Clothes should last us years, decades. Sadly, we are from 'Generation Waste'; if something is ‘out of style’, if there’s a small hole, if the threading comes undone, if we don’t have enough wardrobe space, the clothing hits the bin… or the already rammed-with-clothes charity shop. Unlike our parents' generation, who would have sewn the holes and looked after their few clothes, our generation buys without thinking about what they already have. Nobody ‘makes-do’ when they can buy new. And it is the I-can-just-buy-a-new-one attitude that is having serious negative effects on our environment.  

My brown jacket is from a Leamington Spa charity shop & this extra cute long-sleeved tee is my best friend's! Even my prescription glasses are from, they are vintage 80's Fiorucci frames. 
So, what can we do to help the problem?

Well, cutting down on how much we buy is the obvious answer. If we all cut down on the amount we spent on clothes, then the demand would decrease and (hopefully) retailers would stop ordering so much in. Less clothing means less deadstock, simples. Our actions have a direct knock-on effect, so as much as you think "how can little old me make a difference?", if everyone stopped buying clothes overnight, there would be a huge impact! It takes an individual change to create a collective difference.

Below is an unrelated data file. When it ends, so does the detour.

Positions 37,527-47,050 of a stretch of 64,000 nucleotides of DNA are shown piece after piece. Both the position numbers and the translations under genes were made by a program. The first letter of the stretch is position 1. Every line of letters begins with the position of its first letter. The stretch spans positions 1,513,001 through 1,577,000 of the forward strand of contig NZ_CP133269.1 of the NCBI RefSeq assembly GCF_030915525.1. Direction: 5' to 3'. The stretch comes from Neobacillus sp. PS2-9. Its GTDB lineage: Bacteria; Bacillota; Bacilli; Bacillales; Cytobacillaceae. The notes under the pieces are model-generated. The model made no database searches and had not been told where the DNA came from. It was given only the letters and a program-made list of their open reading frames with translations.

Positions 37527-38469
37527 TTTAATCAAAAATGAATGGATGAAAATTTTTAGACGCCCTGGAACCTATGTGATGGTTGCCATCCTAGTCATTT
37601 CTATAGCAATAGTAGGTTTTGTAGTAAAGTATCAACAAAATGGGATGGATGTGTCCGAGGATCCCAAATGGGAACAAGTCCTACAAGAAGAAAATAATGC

This used to be my Mum's. She gave it to me because it didn't fit her anymore, and guess who's rocking it now ;)
I’m not saying that you should go cold-turkey like my work friend did this year, but I do think we need to be aware of what we are buying and where we are getting it from. Think to yourself: do I really need this? Or am I just jumping on the ‘oh-my-gosh-it’s-on-sale-and-it’s-quite-cute’ hype? (Guilty). Will I wear it? Or will it collect dust at the back of the wardrobe amongst the millions of other ‘cute sale purchases’? I watched a documentary called Minimalism: A Documentary About the Important Things on Netflix recently and it has changed my outlook on what I buy. (The link for the trailer is here if you want to check it out).

If you’re like me and really can’t help yourself, then maybe try shopping in charity shops, Depop, eBay, Facebook Market Place, Vintage stores, Second-hand market stools. These are all fantastic ways to curb your fashion urge and enjoy a new look without investing in companies that believe fifty-two seasons per year is sustainable!

Another good way to stop spending is to start sharing J I am fortunate enough to have a younger sister and at university, I share a house with two other girls. If you’re lucky like me, take advantage of your friends' and siblings' clothes; just think how beautiful your wardrobes would look together (yaaaass), sharing is caring, as they say.

Another charity shop banger. One of my best friends, Emma, has just made a new hole in the belt for me so it fits around my waist properly. £7 vintage M&S though!

C'mon guys, let's take a leaf out of the unnamed girl from Mean Girls’ book and wear our “Mom’s skirt from the eighties” and borrow our mate's "pink shirt" (I WANT MY PINK SHIRT BACK), instead of purchasing from Primark’s 2018 summer range that will probably be in the deadstock pile for incineration tomorrow. 

Love, (not Regina) George x x

ps. That's the ugliest effing skirt I've ever seen.